The Belt and Road Initiative - A New Imperial Era for China
The Cold War, long forgotten by the citizens of the Western world has been reignited with the economic firepower of China in recent years and has announced a new age of investment in infrastructure and business alike.
Despite China being one of the last Communist governments to survive the mass collapse of the 1990s, she has risen above the Western bloc as one of the most important superpowers of the modern world.
Since 1990, China’s GDP growth has progressed at a rate of knots, with the last negative growth year being 1976- a decade in which multiple oil crises and numerous Middle Eastern Crises hurt both East and West.
This thirty-year string of success has been noted by Hawks in the US Senate and, with incumbent President Donald Trump holding the keys to White House power for at least the next six months, we can expect more anti-Chinese measures in US foreign policy and overall Western policy as well.
The real centre of China’s storming economic success is its Belt and Road Initiative (BRI). The BRI is a Beijing planned investment policy approved in 2013 and has encapsulated China’s political and economic activity since then. $100 billion has been pumped in BRI countries across the globe with a return of only $48 billion back.
The subjects of such extensive investment have been countries in Africa, Asia and South America- although, it should be noted that larger countries in these regions have not officially signed up the scheme as of yet. In Latin America, there are notable exceptions to the mass flow of money including Argentina, Colombia, Brazil and Mexico. These countries make up 70% of Latin American GDP.
Since the start of the “new China” and its embracing of private business, trade and other free-market aspects, the private sector has a big part to play in the BRI. For example, the hot topic that is the tech giant Huawei has billions of dollars coming from deals in the African continent. In 2018 alone, Huawei took home a profit of $5.8 billion from African sales- 60% of this was through the sale of equipment and services and the remainder being via sales of its phones.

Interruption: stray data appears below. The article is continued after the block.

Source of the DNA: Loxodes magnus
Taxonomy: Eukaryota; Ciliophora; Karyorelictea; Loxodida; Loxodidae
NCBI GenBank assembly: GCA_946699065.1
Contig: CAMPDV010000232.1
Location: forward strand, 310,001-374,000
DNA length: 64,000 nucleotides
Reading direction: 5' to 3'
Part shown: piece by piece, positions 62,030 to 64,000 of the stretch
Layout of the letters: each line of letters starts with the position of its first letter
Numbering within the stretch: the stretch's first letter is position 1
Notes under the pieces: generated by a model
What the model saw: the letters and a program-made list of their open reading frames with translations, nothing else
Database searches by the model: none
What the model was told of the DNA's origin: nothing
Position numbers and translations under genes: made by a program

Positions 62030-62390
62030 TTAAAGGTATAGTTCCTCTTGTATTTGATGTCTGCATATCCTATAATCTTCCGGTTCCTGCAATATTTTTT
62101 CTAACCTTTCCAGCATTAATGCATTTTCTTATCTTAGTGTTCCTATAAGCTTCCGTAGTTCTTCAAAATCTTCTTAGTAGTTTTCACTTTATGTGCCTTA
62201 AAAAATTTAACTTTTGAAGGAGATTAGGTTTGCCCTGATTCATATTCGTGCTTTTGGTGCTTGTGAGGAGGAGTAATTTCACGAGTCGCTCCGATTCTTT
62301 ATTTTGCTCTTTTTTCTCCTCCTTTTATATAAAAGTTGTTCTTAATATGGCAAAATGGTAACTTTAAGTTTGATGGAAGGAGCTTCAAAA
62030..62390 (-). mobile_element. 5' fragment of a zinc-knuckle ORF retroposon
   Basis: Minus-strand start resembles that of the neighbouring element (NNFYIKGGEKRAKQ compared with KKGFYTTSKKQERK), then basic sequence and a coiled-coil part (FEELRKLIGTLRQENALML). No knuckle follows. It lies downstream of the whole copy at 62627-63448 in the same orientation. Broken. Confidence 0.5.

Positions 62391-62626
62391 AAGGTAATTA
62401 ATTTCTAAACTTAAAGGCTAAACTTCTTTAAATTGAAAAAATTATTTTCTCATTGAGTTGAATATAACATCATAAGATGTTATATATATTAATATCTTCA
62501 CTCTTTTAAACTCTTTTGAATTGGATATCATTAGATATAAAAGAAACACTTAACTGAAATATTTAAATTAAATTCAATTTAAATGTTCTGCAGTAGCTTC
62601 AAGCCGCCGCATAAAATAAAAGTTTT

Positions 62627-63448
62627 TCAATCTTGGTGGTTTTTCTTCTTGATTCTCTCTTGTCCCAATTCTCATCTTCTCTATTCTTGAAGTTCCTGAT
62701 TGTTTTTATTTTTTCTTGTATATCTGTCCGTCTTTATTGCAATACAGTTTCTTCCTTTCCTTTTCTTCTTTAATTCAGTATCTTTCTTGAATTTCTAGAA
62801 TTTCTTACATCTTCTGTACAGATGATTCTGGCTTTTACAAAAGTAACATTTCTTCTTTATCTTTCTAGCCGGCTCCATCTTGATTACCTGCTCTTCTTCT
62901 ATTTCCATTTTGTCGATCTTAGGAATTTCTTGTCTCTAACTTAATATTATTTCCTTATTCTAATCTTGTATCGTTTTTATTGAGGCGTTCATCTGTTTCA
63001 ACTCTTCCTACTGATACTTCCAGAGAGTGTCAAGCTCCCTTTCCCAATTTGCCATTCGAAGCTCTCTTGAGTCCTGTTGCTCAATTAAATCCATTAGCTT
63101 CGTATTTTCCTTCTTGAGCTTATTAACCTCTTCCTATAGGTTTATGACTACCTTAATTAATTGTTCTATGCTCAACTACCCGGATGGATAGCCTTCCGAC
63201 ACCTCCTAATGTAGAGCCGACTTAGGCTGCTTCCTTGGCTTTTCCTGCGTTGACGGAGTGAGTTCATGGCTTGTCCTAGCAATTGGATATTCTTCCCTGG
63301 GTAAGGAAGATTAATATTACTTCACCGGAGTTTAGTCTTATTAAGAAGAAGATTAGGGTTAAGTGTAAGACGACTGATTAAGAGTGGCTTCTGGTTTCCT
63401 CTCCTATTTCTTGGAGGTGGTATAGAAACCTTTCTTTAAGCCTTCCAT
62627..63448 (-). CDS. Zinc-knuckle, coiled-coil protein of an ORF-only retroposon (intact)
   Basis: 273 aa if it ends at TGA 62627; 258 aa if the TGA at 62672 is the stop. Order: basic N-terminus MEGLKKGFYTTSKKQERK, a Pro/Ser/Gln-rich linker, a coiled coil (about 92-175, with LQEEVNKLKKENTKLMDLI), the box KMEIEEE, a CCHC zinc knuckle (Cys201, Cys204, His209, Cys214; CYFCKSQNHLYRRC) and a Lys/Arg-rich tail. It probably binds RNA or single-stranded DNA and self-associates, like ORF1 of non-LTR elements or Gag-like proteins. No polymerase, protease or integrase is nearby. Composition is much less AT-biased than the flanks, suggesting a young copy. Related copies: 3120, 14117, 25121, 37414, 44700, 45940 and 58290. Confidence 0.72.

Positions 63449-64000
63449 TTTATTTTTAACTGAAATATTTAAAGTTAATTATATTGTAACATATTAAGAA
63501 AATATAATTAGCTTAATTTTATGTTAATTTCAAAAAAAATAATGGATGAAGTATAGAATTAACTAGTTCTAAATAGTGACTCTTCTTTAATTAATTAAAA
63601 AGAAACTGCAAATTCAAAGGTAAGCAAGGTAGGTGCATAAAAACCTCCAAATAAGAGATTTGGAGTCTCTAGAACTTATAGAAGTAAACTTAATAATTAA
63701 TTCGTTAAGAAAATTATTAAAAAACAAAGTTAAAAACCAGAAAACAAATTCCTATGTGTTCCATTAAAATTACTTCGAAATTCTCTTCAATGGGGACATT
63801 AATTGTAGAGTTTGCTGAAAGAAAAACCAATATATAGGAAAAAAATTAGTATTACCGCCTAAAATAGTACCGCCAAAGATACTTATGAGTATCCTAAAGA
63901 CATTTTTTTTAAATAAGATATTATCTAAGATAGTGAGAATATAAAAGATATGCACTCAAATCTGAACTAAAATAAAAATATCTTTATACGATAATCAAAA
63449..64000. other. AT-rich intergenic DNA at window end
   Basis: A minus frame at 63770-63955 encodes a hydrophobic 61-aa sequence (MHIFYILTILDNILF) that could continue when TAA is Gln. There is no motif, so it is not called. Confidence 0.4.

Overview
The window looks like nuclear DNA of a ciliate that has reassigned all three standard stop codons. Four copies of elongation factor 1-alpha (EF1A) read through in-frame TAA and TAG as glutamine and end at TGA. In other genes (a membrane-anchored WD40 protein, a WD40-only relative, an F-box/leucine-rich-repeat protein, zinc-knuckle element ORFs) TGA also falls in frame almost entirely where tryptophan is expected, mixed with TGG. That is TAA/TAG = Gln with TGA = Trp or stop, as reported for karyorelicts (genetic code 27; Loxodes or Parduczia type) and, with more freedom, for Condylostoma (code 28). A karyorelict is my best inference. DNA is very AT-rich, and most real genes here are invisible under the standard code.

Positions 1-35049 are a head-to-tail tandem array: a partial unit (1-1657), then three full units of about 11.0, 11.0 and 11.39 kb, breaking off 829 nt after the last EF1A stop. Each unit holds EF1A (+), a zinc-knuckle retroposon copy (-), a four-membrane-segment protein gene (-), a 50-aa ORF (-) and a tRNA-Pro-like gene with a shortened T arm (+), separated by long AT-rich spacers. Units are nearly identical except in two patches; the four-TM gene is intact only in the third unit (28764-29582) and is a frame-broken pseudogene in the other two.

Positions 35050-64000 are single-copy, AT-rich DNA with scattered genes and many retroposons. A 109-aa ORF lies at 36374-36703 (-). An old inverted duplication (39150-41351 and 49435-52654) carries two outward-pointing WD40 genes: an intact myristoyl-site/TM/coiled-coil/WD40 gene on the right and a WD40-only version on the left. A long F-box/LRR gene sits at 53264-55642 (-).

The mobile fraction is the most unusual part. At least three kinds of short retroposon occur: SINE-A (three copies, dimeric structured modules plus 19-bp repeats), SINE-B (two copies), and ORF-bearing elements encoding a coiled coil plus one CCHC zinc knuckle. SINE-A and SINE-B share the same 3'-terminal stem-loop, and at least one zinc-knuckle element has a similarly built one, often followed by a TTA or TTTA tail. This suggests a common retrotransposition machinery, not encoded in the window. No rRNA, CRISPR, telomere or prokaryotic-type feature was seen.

This influence and investment have mostly gone unnoticed by the White House and Africa poses no current economic or political threat to both the US democracy or US tech companies. However, there are markets closer to home that, if they were to welcome Huawei investment, may make US Hawks squirm. The UK, for example, is an economy that has welcomed foreign investment and Huawei is no different. £1.2 billion pounds has been promised in research investment, and more are bound to come in other sectors of British business.
Despite the copious amounts of money available to countries rich and poor, many Western governments are concerned about the consequences of such expenditure.
In the UK for example, Prime Minister Boris Johnson experienced pressure from his own cabinet, backbench, opposition MPs and pressure from across the pond in the form of Mr Trump to limit Huawei’s involvement in the production and installation of the new 5G network.
The concerns centred around a potential link between Huawei and the Chinese government in Beijing and the damage that could be done with a “back door” into some of the more sensitive parts of the network. In a world of internet warfare and after a series of high profile hacking incidents undertaken by Chinese hacking groups in 2009, these concerns were valid and the UK government correctly banned all Huawei involvement in sensitive parts of the network.
However, in countries like Latin America, South East Asia and Africa, where the West has less at stake, we may see a remarkable increase in Chinese influence. We have already seen the expansionist side of Chinese policy at work in the South China Sea and with markets like Latin America and the Caribbean, who have a combined GDP of $5.61 trillion, they have a lot of growing room.
The US does have a substantial history in intervening with Latin American politics, however, with Mr Trump pulling troops out of the Middle East and a general reluctance to engage in global politics, we cannot guarantee a check on the influence of China in these markets.